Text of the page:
sent a new letter to
again seeking to terminate his $44 billion agreement to buy the social-media platform, this time citing recent allegations made by whistleblower
Twitter’s former chief security officer.
Mr. Musk and his lawyers initially sent a letter to Twitter on July 8 seeking to abandon the deal, though Twitter has since challenged the validity of that notice. Last month, Twitter sued Musk over his attempt to walk away from the deal. A five-day nonjury trial is scheduled to take place in Delaware Chancery Court in October.
In a new letter dated Aug. 29 and made public on Tuesday, Mr. Musk and his lawyers said the allegations in Mr. Zatko’s complaint, if true, would demonstrate a breach by Twitter of certain provisions of the merger agreement.
Twitter has previously said Mr. Zatko was fired “for ineffective leadership and poor performance” and his complaint “is riddled with inconsistencies and inaccuracies and lacks important context.”
Twitter’s legal team responded to Mr. Musk’s notice on Tuesday, saying it hasn’t breached any of its obligations under its merger agreement with Mr. Musk. The company also repeated that it “intends to enforce the agreement and close the transaction on the price and terms agreed upon with the Musk parties.”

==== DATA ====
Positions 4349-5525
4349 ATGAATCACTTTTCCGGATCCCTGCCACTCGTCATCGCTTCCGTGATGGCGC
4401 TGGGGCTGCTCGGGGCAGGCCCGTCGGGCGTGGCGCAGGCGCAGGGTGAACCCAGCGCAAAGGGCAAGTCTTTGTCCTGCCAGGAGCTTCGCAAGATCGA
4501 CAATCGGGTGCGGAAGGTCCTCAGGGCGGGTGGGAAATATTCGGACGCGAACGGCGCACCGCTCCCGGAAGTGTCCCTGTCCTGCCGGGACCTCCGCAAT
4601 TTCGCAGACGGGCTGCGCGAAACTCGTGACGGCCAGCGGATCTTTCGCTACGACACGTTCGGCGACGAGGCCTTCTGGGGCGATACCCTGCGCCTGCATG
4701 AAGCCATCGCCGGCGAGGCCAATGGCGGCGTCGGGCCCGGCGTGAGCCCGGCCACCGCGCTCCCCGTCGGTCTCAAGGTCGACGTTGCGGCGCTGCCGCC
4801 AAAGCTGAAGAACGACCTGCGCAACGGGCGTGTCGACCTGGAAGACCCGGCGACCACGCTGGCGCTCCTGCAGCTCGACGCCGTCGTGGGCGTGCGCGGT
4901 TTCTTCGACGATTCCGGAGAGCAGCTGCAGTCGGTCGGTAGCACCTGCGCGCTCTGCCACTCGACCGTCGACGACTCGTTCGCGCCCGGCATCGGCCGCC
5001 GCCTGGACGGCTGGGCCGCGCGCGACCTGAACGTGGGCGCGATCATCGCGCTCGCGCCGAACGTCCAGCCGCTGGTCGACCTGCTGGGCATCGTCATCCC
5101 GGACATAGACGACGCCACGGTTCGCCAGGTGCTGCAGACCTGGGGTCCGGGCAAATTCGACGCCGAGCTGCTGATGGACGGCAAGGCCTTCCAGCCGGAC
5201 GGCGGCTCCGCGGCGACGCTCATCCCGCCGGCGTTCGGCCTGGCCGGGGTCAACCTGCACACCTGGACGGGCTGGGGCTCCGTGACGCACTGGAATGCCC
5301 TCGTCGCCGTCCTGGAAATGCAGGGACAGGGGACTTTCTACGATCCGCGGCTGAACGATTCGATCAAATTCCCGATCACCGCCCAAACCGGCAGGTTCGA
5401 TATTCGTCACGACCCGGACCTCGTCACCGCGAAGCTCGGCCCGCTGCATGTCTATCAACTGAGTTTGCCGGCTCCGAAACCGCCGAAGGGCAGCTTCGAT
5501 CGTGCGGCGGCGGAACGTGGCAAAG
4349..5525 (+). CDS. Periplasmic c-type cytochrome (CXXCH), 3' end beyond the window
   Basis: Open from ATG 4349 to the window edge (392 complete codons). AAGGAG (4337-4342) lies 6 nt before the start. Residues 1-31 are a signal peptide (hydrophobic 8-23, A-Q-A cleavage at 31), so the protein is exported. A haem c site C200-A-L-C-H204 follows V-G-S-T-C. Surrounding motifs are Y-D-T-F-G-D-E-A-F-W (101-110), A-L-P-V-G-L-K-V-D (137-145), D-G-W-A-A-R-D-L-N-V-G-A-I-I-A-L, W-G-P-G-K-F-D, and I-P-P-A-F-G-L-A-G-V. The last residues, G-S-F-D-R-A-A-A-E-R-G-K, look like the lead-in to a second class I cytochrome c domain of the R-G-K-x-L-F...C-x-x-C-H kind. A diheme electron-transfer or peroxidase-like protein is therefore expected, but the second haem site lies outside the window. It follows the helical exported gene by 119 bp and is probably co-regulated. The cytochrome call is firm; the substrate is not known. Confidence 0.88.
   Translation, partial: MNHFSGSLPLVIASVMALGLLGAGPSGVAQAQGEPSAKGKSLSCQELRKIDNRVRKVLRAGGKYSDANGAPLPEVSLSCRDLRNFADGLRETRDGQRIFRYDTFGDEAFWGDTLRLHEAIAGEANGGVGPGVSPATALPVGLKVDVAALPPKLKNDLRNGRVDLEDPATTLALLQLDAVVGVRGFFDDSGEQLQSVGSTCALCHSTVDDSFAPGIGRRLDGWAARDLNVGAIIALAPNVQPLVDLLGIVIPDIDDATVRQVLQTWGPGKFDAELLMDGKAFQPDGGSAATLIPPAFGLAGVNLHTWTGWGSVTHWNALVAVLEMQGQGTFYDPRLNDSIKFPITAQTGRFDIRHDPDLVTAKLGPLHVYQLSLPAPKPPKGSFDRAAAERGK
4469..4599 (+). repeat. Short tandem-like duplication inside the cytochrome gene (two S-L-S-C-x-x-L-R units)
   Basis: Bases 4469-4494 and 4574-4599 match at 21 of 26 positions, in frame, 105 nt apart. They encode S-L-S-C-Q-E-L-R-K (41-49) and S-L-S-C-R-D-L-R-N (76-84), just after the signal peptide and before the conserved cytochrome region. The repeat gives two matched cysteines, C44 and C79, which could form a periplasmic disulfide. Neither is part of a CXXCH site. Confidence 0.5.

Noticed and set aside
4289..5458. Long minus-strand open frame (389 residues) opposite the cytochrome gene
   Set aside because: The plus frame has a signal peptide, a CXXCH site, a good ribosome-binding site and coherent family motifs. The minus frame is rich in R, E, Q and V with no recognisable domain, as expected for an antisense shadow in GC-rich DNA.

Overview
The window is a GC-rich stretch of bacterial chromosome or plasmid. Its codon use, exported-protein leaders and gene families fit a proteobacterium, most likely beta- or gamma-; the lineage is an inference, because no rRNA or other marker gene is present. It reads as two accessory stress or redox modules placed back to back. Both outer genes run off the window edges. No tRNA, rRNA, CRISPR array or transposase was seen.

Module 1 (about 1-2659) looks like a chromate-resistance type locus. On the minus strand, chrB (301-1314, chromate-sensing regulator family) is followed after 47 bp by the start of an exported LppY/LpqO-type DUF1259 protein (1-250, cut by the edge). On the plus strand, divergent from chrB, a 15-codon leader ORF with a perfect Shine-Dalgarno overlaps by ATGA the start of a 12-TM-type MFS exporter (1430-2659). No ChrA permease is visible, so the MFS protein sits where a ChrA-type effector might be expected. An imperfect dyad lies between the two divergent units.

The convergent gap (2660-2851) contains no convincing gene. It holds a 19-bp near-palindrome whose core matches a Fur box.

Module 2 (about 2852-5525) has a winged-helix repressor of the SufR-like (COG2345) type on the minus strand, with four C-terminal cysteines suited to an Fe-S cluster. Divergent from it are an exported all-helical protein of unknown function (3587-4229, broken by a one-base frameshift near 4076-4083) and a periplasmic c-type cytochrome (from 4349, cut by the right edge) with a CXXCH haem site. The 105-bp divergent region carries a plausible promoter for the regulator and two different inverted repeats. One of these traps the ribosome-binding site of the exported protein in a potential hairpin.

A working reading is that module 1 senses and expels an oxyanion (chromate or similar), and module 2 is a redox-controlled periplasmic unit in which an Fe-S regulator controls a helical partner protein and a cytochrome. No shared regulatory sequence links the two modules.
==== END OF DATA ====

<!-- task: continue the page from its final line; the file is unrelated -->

Mr. Musk’s lawyers wrote in the letter that the facts supporting the whistleblower complaint were known to Twitter when they agreed to sell the company to Mr. Musk and when Mr. Musk initially sought to abandon the deal in July.
Mr. Musk’s lawyers said the basis for scrapping the deal outlined in the latest letter are in addition to that outlined in the July termination notice, which cited concerns over Twitter’s estimates about how many of its daily users are fake or spam accounts.
Mr. Zatko is a former hacker who was recruited to Twitter in November 2020 by co-founder
to help protect user privacy and the security of the company’s computer systems. Mr. Zatko was fired earlier this year.
Mr. Musk’s legal team recently issued a subpoena to Mr. Zatko. His complaint accused Twitter of “egregious deficiencies” related to privacy, digital and physical security, platform integrity and content moderation and was made public last week.
The emergence of a whistleblower at Twitter has complicated the legal dispute between Mr. Musk and the company. It is rare for a whistleblower case to affect the outcome of a merger deal, but it has happened, said Brian Quinn, a professor at Boston College of Law who focuses on corporate law and mergers and acquisitions.
—Erin Mulvaney contributed to this article.
Corrections & Amplifications
Elon Musk’s legal team recently issued a subpoena to Peiter Zatko. An earlier version of this article incorrectly said that the subpoena was sent earlier this week. (Corrected on Aug. 30)
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